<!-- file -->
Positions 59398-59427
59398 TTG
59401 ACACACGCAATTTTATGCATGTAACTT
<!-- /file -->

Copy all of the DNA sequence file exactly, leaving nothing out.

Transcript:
Positions 59398-59427
59398 TTG
59401 ACACACGCAATTTTATGCATGTAACTT